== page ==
It has a slower, gentler pace, with an arch sense of humor lurking in the corners. Bump in the Night is set in a town nearby to Flaxborough, named Chalmsbury. And Pointer, being the un likeable chap that he is, gets his petty little revenge after hanging up on the police by slamming his wife's bedroom door to scare her, and then pretending to be asleep when she comes to tell him she heard something. On one occasion two glass decanters are rendered extremely cheap when she casually transfers the stoppers to a tray of miscellaneous items, which she then bids for as well. This is a police procedural series from the late 1950s and early 1960s. Who could be doing this and what are their motives? The great oceans of feeling that we're always immersed in do not give themselves readily to superficial knowledge; the urge to view surfaces as representative of entireties is one of humanity's most egregious idiocies. The time is around 1957 or 1958.
To look but not see is a cliche for a reason. Here a series of explosions demolishes a statue, a fountain and an optician's sign. I thoroughly enjoyed A Bump in the Nig I would like to thank Netgalley and Farrago for an advance copy of A Bump in the Night, the second novel in the Flaxborough series to feature Inspector Purbright, originally published in 1962. The solution seems perfectly obvious from early on, so you can be sure that won't turn out to be the real one in the end. I have no doubt that I shall read the whole Flaxborough series as they are reissued, and I'm looking forward to them enormously. Originally published on my blog:. There are so many twists and turns and it kept me guessing right until the end.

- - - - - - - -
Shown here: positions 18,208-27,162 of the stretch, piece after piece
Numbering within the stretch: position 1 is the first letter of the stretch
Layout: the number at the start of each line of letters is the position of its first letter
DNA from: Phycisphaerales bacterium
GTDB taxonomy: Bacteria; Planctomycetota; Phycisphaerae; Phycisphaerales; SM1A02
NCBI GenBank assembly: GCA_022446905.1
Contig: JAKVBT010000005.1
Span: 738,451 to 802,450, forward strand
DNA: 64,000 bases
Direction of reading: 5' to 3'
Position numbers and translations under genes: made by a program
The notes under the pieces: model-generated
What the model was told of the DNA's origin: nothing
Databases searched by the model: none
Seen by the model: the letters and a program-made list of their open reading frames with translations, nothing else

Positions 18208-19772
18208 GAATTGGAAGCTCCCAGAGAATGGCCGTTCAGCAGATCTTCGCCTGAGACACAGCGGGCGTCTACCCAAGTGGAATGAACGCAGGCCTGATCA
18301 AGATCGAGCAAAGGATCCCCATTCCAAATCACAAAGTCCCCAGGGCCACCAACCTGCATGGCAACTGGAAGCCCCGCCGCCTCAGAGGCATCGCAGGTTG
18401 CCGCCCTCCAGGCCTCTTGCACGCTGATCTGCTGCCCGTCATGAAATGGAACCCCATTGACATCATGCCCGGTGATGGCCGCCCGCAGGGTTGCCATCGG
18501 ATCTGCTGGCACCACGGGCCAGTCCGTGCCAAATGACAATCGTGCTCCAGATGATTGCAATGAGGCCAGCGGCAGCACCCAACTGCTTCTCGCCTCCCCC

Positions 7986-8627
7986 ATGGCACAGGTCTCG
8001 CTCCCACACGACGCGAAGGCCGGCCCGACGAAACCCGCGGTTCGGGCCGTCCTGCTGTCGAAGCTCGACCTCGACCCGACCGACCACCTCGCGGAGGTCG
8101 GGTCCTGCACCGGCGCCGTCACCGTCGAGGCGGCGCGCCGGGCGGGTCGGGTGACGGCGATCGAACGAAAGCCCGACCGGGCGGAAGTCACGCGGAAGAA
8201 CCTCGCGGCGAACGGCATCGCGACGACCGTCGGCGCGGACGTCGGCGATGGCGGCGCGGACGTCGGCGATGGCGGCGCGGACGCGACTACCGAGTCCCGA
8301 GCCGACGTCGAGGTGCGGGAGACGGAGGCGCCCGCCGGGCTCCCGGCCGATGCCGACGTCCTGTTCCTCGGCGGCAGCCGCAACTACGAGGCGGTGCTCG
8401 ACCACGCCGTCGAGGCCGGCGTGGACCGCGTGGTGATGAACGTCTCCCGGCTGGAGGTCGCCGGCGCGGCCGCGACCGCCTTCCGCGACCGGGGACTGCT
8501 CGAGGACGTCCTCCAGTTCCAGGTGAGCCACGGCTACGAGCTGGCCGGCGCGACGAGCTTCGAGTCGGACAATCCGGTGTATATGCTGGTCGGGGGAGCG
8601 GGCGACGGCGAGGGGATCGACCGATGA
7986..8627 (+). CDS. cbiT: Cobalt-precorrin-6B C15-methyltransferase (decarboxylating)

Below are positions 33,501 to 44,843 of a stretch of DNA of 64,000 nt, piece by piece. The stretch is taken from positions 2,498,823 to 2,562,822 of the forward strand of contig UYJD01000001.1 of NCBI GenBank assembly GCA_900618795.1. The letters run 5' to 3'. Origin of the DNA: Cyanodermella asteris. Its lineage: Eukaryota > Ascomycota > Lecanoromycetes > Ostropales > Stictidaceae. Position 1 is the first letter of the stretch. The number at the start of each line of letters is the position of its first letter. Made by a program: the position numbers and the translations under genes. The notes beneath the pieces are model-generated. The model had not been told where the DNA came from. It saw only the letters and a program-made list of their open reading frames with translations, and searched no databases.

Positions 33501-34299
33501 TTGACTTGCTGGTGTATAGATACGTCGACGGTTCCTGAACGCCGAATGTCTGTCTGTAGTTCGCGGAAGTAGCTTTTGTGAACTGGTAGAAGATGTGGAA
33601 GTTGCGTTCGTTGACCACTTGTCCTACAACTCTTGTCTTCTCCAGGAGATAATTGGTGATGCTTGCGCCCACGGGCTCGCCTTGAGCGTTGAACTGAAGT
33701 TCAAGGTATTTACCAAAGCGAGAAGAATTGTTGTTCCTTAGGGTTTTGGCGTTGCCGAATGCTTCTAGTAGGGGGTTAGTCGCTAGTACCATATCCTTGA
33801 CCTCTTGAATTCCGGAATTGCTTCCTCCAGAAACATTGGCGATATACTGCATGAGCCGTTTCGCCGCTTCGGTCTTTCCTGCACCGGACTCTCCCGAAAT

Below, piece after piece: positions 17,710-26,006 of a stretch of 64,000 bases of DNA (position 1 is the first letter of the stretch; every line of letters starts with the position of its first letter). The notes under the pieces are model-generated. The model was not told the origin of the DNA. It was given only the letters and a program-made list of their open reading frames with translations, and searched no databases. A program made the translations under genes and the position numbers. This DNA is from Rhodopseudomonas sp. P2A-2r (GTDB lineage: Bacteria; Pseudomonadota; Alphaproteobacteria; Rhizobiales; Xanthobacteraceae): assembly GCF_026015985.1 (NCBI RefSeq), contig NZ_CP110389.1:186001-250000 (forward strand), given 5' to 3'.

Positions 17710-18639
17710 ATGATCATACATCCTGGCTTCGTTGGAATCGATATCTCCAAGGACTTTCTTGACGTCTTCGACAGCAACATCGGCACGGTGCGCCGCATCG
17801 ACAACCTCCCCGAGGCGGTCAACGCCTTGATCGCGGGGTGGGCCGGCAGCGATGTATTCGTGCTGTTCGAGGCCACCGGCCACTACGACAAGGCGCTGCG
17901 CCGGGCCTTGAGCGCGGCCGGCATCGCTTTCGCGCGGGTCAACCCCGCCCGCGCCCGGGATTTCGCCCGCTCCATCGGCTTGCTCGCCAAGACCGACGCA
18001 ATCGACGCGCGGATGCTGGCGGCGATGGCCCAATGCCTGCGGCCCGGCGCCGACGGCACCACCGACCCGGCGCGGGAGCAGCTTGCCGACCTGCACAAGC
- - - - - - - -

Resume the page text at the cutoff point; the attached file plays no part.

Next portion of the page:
The townspeople know him too well, however, to be bullied. The spine may show signs of wear. Underneath all the humour and light social commentary, there's an excellent plot, full of motives, alibis and clues, and it's not long before the destruction of property escalates to a death and a murder investigation. Colin Watson died in 1983. It's an enjoyable denial mechanism. Oddly enough the chief of police in Chelmsford is always away on Tuesday nights at the civil defense center. In that town, the original Victorian police station - complete with huge wooden hooks in the walls for the sergeants' horses' saddles - had only been replaced by a new police station four years earlier, in 1974.
A couple of brief passages may give you a flavour. It was hard to warm to Larch and Inspector Purbright, whom I know from the fourth instalment and who is much more relatable, did not appear I received a copy of this novel from the publisher via NetGalley. I especially enjoy reading his interrogation scenes, almost none of which take place in a police station. Bump in the Night is the second in the Flaxborough Mystery series by Colin Watson. Either because I'm bored, or I just don't realize it's a joke.
These portrayals stop, cleverly, just short of caricature. The Flaxborough mysteries are wryly humorous with some wickedly funny subtle bits. I loved the first book in the A Flaxborough Mystery Series: Coffin, Scarcely Used and was eager to get to book 2: Bump in the Night. They work beautifully as whodunnits but it's really the world he creates and populates. So suddenly Inspector Purbright from the neighbouring town of Flaxborough finds himself drafted in. The shocked and entertained locals discuss the events for a few chapters before the police chief, Inspector Hector Larch, becomes involved. Biggadyke's long history of malicious pranks includes having tormented Barrington Hoole, local optometrist, since their school days.